1928 Boston Red Sox season

The 1928 Boston Red Sox season was the 28th season in the franchise's Major League Baseball history. The Red Sox finished last in the eight-team American League (AL) with a record of 57 wins and 96 losses.

1928 Boston Red Sox
Major League affiliations
Location
Other information
Owner(s)J.A. Robert Quinn
Manager(s)Bill Carrigan
Local radioWNAC
(Fred Hoey)
< Previous season     Next season >

Regular season

Season standings

American League W L Pct. GB
New York Yankees 101 53 .656 --
Philadelphia Athletics 98 55 .641
St. Louis Browns 82 72 .532 19
Washington Senators 75 79 .487 26
Chicago White Sox 72 82 .468 29
Detroit Tigers 68 86 .442 33
Cleveland Indians 62 92 .403 39
Boston Red Sox 57 96 .373 43½

Record vs. opponents

1928 American League Records

Sources: [1] [2] [3] [4] [5] [6] [7] [8]
Team BOS CWS CLE DET NYY PHI STL WSH
Boston 10–12 9–13 7–15 6–16 3–18 9–13 13–9–1
Chicago 12–10 12–10–1 13–9 9–13 6–16 10–12 10–12
Cleveland 13–9 10–12–1 10–12 6–16 6–16 7–15 10–12
Detroit 15–7 9–13 12–10 7–15 8–14 9–13 8–14
New York 16–6 13–9 16–6 15–7 16–6 12–10 13–9
Philadelphia 18–3 16–6 16–6 14–8 6–16 16–6 12–10
St. Louis 13–9 12–10 15–7 13–9 10–12 6–16 13–9
Washington 9–13–1 12–10 12–10 14–8 9–13 10–12 9–13

Opening Day lineup

BuddyMyerGoudeycard
All Star Buddy Myer
Jack Rothrock SS
Phil Todt 1B
Ira Flagstead CF
Ken Williams LF
Buddy Myer 3B
Bill Regan 2B
Doug Taitt RF
Fred Hofmann C
Danny MacFayden P

Notable transactions

Roster

1928 Boston Red Sox
Roster
Pitchers Catchers

Infielders

Outfielders

Other batters

Manager

Coaches

Player stats

Batting

Starters by position

Note: Pos = Position; G = Games played; AB = At bats; H = Hits; Avg. = Batting average; HR = Home runs; RBI = Runs batted in

Pos Player G AB H Avg. HR RBI
C Fred Hofmann 78 199 45 .226 0 16
1B Phil Todt 144 539 136 .252 12 73
2B Bill Regan 138 511 135 .264 7 75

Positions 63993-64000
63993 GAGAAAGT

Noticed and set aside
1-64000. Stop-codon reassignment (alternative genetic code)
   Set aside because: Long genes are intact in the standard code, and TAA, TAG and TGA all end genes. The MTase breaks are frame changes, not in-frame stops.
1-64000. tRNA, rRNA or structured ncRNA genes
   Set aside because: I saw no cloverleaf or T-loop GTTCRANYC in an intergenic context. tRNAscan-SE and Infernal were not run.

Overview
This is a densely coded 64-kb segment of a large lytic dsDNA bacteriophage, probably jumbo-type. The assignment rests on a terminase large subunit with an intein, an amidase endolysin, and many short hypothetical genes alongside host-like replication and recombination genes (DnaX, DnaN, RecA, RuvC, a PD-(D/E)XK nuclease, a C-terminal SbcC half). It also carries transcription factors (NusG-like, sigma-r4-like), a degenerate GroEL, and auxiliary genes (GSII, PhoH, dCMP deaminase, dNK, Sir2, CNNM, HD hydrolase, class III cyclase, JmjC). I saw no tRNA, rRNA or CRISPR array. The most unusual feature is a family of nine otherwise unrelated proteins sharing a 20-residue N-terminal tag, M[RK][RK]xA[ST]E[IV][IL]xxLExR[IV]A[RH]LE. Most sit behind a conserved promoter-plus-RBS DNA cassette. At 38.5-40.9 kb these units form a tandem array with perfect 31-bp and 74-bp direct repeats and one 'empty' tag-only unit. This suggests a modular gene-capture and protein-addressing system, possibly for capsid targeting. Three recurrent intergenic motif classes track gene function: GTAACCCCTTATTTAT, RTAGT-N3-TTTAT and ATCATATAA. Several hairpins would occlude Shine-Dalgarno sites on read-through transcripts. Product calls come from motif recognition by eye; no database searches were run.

OF Ken Williams 133 462 140 .303 8 67
OF Doug Taitt 143 482 144 .299 3 61
OF Ira Flagstead 140 510 148 .290 1 39

Other batters

Note: G = Games played; AB = At bats; H = Hits; Avg. = Batting average; HR = Home runs; RBI = Runs batted in

Player G AB H Avg. HR RBI
Jack Rothrock 117 344 92 .267 3 22

Pitching

Starting pitchers

Note: G = Games pitched; IP = Innings pitched; W = Wins; L = Losses; ERA = Earned run average; SO = Strikeouts

Player G IP W L ERA SO

Other pitchers

Note: G = Games pitched; IP = Innings pitched; W = Wins; L = Losses; ERA = Earned run average; SO = Strikeouts

Player G IP W L ERA SO
Herb Bradley 15 47.1 0 3 7.23 14

Relief pitchers

Note: G = Games pitched; W = Wins; L = Losses; SV = Saves; ERA = Earned run average; SO = Strikeouts

Player G W L SV ERA SO
John Wilson 2 0 0 0 9.00 1
Jack Rothrock 1 0 0 0 0.00 0
Frank Bennett 1 0 0 0 0.00 0
Doug Taitt 1 0 0 0 27.00 1

Farm system

Level Team League Manager
B Salem Witches New England League Stuffy McInnis

[2]

Notes

  1. ^ Wally Gerber page at Baseball Reference
  2. ^ Johnson, Lloyd, and Wolff, Miles, ed., The Encyclopedia of Minor League Baseball, 2nd edition. Durham, North Carolina: Baseball America, 2007

References

Doug Taitt